Reports: ND250760-ND2: Mercury Isotopes as a Novel Tool for Reconstructing the Evolution of the Ancient Atmosphere and Oceans

Galen Pippa Halverson, PhD, McGill University

Mercury has seven isotopes that are fractionated in the modern environment by both mass-dependent (MDF) and mass-independent (MIF) processes. It is only one of three elements known to produce significant MIF, and significant recent effort has gone into elucidating the driving mechanisms of this MIF. It appears that, like O and S, which also experience MIF, Hg MIF results from photochemical reactions (e.g., degradation of monomethyl mercury or photoreduction HgII) driven by ultraviolet radiation. Because the extent of ultraviolet radiation reaching the earth’s surface is dependent on the amount of ozone, and hence O2concentrations in the atmosphere, we hypothesized that Hg MIF should have occurred throughout Earth history and the style and intensity of the MIF might be directly influenced by the evolution of atmospheric pO2. Hence we proposed to analyze black shales of various ages, but with an emphasis on intervals thought to span oxygenation events. These samples had either previously been well characterized geochemically (Fe speciation, S isotopes, TOC, d13C, trace metals) or are to be thoroughly analyzed as part of this study.

To date we have analyzed a total of 83 ancient sediment samples and 10 recent samples for bulk Hg concentrations Hg isotope ratios in Toulouse, France since the outset of this project. In addition, we have analyzed major and trace elemental concentrations and complementary isotopic ratios on some 200 samples in relation to this project, including all samples analyzed for Hg isotopes for which these data did not previously exist. The results are promising. A compilation of the Hg concentration data through time closely mirrors a recent compilation of U concentrations in organic-rich sediments. The U concentration data parallel the evolution of Earth surface oxygenation, so Hg appears to be sensitive to oxygenation as well.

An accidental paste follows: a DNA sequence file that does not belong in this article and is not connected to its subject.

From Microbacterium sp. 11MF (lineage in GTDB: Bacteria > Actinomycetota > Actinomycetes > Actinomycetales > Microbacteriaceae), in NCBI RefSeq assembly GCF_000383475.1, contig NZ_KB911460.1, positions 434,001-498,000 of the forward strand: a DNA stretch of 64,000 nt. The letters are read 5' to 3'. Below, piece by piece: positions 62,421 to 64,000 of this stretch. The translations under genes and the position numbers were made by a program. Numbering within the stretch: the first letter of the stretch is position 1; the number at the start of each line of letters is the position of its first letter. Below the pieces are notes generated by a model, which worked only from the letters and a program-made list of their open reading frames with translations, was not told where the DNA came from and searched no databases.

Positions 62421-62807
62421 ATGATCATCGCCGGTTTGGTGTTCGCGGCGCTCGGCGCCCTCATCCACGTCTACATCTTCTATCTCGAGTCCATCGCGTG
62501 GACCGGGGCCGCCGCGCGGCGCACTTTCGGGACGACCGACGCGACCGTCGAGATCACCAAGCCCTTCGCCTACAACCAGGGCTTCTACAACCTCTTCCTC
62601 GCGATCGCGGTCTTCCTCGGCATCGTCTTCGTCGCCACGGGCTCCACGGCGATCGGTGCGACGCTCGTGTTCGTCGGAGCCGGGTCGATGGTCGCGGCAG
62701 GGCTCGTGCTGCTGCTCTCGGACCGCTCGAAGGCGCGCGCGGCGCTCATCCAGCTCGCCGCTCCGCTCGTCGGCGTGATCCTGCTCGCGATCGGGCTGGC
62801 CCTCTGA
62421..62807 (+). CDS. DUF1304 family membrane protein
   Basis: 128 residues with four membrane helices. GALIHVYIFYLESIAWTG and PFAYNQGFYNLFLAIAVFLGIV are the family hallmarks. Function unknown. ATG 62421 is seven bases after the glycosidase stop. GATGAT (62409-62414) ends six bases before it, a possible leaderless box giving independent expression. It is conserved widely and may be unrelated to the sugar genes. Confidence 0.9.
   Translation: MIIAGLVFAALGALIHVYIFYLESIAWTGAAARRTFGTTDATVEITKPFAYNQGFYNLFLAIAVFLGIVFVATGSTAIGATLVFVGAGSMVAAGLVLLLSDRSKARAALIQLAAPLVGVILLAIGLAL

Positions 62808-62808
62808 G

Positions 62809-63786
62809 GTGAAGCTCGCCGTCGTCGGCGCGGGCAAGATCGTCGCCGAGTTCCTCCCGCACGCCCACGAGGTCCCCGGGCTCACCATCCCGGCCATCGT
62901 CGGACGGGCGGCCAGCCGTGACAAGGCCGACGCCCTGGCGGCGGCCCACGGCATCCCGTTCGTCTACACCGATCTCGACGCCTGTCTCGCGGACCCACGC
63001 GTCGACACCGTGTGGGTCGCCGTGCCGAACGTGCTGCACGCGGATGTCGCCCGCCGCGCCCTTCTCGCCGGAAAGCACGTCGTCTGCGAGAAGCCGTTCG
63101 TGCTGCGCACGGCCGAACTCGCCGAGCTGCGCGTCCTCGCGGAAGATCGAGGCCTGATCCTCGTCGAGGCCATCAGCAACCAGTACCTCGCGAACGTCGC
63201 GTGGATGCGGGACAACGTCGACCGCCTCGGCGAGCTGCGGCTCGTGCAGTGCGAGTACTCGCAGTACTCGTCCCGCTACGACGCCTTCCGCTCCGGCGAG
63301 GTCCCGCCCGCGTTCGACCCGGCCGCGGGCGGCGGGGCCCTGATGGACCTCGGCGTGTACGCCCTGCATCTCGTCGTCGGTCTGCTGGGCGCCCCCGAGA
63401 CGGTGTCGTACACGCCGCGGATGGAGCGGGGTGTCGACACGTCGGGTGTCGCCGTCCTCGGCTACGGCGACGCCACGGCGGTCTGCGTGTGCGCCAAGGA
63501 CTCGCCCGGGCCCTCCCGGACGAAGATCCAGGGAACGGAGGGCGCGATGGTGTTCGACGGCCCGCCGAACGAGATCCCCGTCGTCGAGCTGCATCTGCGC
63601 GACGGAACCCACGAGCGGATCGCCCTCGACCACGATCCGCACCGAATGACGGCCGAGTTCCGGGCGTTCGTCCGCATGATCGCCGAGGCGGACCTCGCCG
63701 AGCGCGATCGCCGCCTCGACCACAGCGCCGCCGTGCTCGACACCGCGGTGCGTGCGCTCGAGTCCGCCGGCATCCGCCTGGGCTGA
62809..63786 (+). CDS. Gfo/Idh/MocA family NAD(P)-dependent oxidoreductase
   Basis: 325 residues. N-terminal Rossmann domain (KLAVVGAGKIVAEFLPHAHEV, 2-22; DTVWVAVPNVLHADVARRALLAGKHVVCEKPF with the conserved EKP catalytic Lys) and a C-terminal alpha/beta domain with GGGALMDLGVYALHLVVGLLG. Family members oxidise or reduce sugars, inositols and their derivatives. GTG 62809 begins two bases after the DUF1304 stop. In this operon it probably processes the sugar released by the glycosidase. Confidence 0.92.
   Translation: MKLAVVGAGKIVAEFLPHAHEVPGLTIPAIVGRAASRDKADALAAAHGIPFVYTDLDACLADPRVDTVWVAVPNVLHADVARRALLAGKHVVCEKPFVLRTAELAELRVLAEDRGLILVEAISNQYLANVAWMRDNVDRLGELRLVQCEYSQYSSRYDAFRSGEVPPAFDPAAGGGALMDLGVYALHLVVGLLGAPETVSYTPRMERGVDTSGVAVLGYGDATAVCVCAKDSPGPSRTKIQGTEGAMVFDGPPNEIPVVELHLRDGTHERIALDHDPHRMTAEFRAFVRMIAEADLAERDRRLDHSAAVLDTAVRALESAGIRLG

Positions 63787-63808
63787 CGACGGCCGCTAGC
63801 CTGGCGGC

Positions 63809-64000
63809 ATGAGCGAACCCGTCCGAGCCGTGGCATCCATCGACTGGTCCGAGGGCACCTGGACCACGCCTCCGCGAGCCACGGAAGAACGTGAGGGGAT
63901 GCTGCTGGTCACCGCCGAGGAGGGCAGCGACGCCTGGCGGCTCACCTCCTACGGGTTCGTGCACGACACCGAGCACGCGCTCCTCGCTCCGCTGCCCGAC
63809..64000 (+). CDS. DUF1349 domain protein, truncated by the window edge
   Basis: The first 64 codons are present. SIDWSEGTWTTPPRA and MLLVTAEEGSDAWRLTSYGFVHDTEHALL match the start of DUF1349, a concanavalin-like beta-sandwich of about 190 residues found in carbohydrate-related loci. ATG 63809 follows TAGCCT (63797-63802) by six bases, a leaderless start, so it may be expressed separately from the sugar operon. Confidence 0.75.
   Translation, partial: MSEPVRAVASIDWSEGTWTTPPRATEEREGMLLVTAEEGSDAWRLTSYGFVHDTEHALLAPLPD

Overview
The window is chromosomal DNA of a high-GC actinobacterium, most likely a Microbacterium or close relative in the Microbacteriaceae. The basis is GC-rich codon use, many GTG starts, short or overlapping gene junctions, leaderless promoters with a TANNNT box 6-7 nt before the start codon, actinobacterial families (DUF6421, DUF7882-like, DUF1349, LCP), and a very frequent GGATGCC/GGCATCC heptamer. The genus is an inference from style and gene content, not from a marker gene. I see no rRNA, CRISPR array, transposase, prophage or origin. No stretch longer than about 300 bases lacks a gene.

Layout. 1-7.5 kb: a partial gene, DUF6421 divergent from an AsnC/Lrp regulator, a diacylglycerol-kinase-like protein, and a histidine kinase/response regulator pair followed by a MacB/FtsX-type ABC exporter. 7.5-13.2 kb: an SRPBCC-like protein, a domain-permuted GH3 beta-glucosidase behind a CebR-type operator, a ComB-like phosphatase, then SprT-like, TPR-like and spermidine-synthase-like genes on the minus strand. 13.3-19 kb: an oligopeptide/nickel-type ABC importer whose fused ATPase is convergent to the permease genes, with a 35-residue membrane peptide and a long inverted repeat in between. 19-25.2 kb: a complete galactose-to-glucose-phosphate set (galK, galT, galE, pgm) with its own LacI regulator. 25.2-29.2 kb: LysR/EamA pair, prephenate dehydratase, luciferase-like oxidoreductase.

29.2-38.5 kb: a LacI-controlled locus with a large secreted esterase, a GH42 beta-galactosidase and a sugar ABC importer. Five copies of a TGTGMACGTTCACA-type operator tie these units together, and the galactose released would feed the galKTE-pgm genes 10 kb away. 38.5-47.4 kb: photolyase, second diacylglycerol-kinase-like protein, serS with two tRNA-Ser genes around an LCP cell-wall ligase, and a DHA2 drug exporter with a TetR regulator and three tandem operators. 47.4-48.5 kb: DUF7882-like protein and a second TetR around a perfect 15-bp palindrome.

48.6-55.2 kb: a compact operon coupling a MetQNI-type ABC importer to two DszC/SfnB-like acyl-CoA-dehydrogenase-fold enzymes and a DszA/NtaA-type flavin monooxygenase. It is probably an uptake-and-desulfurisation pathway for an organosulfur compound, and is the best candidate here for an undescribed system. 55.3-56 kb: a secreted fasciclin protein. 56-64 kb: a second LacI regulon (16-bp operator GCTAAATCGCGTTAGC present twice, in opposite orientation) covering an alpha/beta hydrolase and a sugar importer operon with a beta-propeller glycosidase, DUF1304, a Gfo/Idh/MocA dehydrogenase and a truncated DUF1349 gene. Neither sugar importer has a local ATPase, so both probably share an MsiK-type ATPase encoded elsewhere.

We also find distinct patterns in MIF in our data. Data predating the ca. 2.4 billion year old Great Oxidation Event (GOE), define an array of D199Hg vs. D201Hg (that is, degree of MIF expressed in 199Hg versus that expressed in 201Hg) with a slope of ~1.8, whereas Paleoproterozoic samples (2.1 to 2.05 billion years old) post-dating the GEO have a slope of ~0.86. Mesoproterozoic–Neoproterozoic samples show a very distinct distribution, with a D199Hg/D201Hg slope of 1.06, which is not greatly distinct from that expressed in modern sediments (m=1.23). These samples include the highest MIF signatures (D199Hg up to 0.4‰) yet documented in sediments or rocks, although these data are restricted to a single late Neoproterozoic interval of a drill core in Tasmania thought to include belong to the Sturtian glacial interval. Whereas we still do not have enough data spanning the Precambrian-Cambrian boundary to verify a major change in Hg isotope fractionation sometime in the latter Proterozoic, the data we have suggest that Hg isotope MIF record, like the Hg concentration record, at least broadly reflects the evolution of atmospheric O2.

We are currently completing the analyses related to this project and will be writing up the mercury concentration and isotope results for publication in the following 6 months. Other data collected under the umbrella of this project will be incorporated into several manuscripts and theses currently in preparation.